The company  posted a $1.2 billion loss in its third-quarter report, despite ride-sharing revenue of $3.8 billion.

RIDE-SHARING CONFLICTS

In recent years the ride-hailing company has faced a raft of lawsuits concerning poor accommodation for people with disabilities. Civil rights lawyers have challenged the company for not providing adequate services for people in wheelchairs in California, Washington, D.C., and Pittsburgh.

This isn’t the first time Uber has been challenged for refusing rides to those with service animals. The company and the National Federation of the Blind agreed to a 2016 settlement that required Uber to publish a new service animal policy and made drivers approve an in-app notification that acknowledges their contractual and legal obligations.

Uber also agreed to pay the federation $225,000 and allow the nonprofit to test its compliance.

The company has aggressively fought legal challenges, said Melissa Riess, an attorney for Disability Rights Advocates, a firm in New York and California that brought the service animal suit and others against Uber. The company has tried to bring the cases into arbitration, instead of having them heard in court, Riess said.

Despite the 2016 settlement, there are still examples of people with service animals like Sarchi being denied rides from Uber, Riess said.

There has been no single ruling that ride-sharing companies are covered by the Americans with Disabilities Act, but it is likely they would be covered if a case can proceed to where that decision will be made, she added.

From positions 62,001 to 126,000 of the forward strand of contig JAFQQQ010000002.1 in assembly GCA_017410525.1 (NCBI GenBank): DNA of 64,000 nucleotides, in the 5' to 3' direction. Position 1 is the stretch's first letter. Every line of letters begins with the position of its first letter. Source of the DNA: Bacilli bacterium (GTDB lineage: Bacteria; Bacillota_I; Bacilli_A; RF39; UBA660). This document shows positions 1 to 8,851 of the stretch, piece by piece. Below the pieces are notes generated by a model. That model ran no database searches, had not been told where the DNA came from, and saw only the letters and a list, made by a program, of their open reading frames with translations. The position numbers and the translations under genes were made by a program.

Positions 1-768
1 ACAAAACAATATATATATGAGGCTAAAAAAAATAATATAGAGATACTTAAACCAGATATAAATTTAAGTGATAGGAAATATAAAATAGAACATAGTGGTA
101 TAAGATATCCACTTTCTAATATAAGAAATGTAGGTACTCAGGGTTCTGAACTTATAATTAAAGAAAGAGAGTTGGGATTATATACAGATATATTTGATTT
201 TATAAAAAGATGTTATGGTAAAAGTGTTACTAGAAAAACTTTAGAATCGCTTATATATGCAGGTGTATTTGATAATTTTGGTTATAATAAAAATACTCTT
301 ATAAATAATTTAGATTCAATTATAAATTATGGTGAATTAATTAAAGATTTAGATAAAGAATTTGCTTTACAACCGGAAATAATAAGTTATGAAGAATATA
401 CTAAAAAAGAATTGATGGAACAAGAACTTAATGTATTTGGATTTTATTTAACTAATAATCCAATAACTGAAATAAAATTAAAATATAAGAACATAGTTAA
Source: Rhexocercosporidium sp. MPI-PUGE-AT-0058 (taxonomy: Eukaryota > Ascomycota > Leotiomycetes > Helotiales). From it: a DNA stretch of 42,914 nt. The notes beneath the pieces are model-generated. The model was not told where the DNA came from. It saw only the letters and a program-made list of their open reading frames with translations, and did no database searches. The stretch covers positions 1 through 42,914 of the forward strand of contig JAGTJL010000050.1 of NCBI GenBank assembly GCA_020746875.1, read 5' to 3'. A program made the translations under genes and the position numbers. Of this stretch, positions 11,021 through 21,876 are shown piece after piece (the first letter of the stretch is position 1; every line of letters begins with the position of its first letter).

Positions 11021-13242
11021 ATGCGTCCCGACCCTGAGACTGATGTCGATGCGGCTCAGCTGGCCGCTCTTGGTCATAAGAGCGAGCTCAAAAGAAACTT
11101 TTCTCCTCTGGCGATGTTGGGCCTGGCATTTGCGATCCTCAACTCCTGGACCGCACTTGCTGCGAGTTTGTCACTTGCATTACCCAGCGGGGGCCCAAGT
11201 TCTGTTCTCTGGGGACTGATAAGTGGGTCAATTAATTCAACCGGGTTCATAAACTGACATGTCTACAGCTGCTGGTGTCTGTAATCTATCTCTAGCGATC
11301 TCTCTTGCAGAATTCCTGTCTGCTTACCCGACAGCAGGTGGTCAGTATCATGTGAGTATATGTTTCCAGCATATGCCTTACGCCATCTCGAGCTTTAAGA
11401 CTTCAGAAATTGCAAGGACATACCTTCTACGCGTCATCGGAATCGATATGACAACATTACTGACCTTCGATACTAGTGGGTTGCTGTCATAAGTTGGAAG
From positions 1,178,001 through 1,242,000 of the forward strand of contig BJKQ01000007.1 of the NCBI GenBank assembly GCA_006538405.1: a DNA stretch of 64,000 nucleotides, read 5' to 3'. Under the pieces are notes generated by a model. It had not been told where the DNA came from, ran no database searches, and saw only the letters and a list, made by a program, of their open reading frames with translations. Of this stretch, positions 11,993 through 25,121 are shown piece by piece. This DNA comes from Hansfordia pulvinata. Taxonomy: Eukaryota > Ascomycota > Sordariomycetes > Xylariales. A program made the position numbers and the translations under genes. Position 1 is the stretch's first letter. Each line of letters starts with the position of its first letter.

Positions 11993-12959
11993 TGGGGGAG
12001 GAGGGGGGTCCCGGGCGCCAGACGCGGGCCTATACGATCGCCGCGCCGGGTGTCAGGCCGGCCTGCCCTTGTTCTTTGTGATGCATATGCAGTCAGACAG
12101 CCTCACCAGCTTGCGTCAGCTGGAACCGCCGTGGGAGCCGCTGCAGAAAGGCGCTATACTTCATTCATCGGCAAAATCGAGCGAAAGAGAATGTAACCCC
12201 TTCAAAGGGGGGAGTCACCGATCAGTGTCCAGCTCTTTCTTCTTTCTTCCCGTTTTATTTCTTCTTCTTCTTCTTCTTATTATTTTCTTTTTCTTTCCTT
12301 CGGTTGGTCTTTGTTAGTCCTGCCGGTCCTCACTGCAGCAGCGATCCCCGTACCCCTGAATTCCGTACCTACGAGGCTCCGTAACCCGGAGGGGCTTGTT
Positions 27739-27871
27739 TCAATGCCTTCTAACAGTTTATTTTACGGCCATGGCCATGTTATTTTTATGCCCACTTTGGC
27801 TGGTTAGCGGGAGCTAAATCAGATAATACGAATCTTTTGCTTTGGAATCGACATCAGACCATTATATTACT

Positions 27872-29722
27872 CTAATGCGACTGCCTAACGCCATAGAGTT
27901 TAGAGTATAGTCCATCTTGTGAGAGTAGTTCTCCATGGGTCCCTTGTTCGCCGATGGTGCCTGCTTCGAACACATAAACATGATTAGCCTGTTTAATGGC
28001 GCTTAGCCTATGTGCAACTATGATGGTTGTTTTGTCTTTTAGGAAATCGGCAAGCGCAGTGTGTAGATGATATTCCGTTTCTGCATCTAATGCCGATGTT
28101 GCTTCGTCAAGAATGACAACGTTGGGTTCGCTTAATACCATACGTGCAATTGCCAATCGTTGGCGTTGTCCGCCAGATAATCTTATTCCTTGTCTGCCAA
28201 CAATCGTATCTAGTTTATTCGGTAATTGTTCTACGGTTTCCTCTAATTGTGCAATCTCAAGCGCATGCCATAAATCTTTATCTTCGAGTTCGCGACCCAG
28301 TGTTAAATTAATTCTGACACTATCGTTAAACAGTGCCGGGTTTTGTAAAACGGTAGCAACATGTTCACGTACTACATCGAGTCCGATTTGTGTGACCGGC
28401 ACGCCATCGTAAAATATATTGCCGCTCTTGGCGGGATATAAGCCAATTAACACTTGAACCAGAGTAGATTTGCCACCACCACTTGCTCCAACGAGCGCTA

“They have enormous valuations; the idea that they can’t make their transportation services inclusive for everyone is hard to believe,” Riess said.

Kristin Aiello, the managing attorney at Disability Rights of Maine, represented Sarchi and said it is concerning that Uber continues to insist it is not subject to state and federal laws.

“We are very disappointed that despite the settlement agreement in place, there continue to be violations by Uber,” Aiello said in an interview. “What is even more concerning is Uber is doubling down and literally saying the Americans with Disabilities Act and the Maine Human Rights Act does not apply to us.”

This is the first time the Maine Human Rights Commission has ruled in a case involving a ride-sharing company. Uber started offering rides around Portland in 2014 and rival service Lyft started in the region two years later.

The commission has 90 days to negotiate conciliation between itself, Sarchi and the company, commission Executive Director Amy Sneirson said.

If no resolution is reached, the commission and Sarchi have another 90 days to sue Uber in court, Sneirson said.

The case is noteworthy because courts across the country are being asked if companies that provide services in the sharing economy, like Uber, Lyft and Airbnb, can be held responsible for what the people who use those services do, Sneirson said.

“It is being litigated now all around the country, with different results,” she said.

This story was updated at 1:30 p.m. on Nov. 21 to correct the spelling of Melissa Riess’ name.